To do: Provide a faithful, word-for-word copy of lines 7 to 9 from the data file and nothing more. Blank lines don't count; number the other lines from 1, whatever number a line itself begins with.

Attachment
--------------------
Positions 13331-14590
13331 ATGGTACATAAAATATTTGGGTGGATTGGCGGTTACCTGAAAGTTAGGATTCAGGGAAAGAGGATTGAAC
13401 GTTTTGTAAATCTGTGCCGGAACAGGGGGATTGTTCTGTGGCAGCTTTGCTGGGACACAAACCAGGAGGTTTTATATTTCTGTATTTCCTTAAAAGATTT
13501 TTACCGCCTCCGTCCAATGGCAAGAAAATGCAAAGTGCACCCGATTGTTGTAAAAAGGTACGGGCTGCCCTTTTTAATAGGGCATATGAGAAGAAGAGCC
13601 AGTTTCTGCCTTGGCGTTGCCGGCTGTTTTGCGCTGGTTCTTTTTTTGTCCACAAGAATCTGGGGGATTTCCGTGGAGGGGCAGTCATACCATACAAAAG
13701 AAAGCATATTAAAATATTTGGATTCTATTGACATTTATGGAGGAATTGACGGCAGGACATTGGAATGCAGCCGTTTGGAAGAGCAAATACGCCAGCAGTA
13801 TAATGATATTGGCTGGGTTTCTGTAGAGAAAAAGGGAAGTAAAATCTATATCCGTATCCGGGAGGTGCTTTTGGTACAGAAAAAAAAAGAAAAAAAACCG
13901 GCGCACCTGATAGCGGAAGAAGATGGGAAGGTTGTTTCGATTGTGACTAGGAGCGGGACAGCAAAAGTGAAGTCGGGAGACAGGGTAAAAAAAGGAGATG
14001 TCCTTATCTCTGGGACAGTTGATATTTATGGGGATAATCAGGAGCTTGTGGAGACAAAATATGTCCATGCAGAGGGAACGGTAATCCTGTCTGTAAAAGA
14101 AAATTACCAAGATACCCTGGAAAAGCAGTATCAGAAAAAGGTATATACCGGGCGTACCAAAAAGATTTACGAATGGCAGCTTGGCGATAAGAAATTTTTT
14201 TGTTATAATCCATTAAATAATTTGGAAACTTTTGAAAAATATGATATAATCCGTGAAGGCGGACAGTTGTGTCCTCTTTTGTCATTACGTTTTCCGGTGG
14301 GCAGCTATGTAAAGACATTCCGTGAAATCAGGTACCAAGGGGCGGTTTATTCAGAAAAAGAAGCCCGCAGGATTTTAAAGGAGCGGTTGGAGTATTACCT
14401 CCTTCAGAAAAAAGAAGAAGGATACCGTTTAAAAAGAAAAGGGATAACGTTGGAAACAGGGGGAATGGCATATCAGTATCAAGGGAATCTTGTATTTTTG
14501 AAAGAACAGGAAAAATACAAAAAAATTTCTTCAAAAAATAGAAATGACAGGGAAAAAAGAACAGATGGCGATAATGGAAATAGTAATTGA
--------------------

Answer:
13801 TAATGATATTGGCTGGGTTTCTGTAGAGAAAAAGGGAAGTAAAATCTATATCCGTATCCGGGAGGTGCTTTTGGTACAGAAAAAAAAAGAAAAAAAACCG
13901 GCGCACCTGATAGCGGAAGAAGATGGGAAGGTTGTTTCGATTGTGACTAGGAGCGGGACAGCAAAAGTGAAGTCGGGAGACAGGGTAAAAAAAGGAGATG
14001 TCCTTATCTCTGGGACAGTTGATATTTATGGGGATAATCAGGAGCTTGTGGAGACAAAATATGTCCATGCAGAGGGAACGGTAATCCTGTCTGTAAAAGA